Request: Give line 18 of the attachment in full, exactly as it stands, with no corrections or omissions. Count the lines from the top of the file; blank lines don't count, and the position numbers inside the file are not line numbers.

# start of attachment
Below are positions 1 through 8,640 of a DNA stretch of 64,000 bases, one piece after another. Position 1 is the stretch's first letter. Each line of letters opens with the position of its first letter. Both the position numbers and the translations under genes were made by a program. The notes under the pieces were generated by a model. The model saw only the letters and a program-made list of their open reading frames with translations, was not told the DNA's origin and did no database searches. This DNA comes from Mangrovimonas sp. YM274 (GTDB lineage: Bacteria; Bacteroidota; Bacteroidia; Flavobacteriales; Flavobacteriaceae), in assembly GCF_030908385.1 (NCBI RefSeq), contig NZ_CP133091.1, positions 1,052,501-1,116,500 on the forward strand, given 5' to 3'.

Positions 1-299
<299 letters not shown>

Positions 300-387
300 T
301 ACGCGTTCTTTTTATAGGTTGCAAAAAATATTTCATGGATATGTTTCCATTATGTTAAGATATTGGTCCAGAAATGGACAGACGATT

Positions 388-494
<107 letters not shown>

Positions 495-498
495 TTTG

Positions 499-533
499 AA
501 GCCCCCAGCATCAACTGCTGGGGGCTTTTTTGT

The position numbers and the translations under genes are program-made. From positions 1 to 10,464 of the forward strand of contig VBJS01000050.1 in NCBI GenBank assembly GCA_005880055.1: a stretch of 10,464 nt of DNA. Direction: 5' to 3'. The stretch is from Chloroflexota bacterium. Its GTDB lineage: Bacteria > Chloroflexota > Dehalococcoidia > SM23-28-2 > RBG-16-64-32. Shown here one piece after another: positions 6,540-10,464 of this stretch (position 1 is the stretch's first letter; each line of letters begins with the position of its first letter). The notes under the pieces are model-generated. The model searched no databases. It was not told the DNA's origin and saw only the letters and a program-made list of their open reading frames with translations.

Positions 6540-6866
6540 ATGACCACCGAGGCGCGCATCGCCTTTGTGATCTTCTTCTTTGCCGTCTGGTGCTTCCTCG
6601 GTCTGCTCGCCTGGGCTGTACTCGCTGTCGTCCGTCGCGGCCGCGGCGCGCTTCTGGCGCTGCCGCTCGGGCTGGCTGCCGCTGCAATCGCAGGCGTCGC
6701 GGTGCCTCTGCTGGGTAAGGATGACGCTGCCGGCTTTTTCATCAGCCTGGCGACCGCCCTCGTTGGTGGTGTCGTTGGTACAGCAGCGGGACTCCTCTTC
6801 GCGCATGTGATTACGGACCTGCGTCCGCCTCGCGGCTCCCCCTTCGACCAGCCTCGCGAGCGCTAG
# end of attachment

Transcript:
6701 GGTGCCTCTGCTGGGTAAGGATGACGCTGCCGGCTTTTTCATCAGCCTGGCGACCGCCCTCGTTGGTGGTGTCGTTGGTACAGCAGCGGGACTCCTCTTC